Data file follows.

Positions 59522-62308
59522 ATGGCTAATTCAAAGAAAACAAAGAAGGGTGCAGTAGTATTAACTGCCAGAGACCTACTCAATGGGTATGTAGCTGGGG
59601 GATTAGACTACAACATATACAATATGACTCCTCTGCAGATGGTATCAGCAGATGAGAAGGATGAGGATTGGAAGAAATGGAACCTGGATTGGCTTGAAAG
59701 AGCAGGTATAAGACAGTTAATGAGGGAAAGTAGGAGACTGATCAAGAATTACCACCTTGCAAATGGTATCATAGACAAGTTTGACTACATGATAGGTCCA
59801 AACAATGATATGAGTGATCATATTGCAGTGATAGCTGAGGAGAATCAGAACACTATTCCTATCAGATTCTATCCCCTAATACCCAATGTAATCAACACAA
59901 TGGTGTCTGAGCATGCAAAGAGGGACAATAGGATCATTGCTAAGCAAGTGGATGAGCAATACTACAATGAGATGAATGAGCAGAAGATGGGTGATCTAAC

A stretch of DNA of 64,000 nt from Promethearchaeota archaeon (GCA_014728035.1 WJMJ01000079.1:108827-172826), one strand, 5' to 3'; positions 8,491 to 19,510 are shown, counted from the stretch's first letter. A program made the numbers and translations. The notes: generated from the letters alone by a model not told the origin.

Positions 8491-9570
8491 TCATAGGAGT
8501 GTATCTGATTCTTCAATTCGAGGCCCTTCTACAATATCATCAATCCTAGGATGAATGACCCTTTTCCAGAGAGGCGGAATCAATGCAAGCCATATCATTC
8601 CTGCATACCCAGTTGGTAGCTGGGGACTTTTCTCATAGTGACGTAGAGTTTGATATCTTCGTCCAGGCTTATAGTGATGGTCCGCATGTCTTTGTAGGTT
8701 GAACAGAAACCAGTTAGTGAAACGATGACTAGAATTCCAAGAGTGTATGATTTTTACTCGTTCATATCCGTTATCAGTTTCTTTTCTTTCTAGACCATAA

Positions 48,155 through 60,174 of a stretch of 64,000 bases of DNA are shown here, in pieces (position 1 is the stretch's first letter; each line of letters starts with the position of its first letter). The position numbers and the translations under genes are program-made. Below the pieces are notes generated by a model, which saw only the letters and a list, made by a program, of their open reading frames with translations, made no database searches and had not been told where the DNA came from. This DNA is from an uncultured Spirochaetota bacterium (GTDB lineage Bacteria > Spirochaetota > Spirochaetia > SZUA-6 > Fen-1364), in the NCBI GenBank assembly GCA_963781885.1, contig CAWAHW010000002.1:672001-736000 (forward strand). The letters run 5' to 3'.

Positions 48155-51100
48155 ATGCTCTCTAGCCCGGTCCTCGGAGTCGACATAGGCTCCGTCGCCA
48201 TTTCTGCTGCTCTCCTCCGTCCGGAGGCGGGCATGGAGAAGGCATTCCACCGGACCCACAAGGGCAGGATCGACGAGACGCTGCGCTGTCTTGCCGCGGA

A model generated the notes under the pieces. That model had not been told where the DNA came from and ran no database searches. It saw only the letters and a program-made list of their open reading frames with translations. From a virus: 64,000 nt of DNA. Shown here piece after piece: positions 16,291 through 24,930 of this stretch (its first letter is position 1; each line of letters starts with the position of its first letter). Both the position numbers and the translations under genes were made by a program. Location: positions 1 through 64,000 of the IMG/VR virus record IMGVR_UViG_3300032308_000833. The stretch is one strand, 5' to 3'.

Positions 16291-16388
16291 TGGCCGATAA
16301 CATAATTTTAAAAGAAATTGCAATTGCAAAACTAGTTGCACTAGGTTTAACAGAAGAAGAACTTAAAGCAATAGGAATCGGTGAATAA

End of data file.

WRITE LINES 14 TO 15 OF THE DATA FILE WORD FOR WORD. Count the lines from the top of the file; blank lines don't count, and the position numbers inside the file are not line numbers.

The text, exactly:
Positions 48155-51100
48155 ATGCTCTCTAGCCCGGTCCTCGGAGTCGACATAGGCTCCGTCGCCA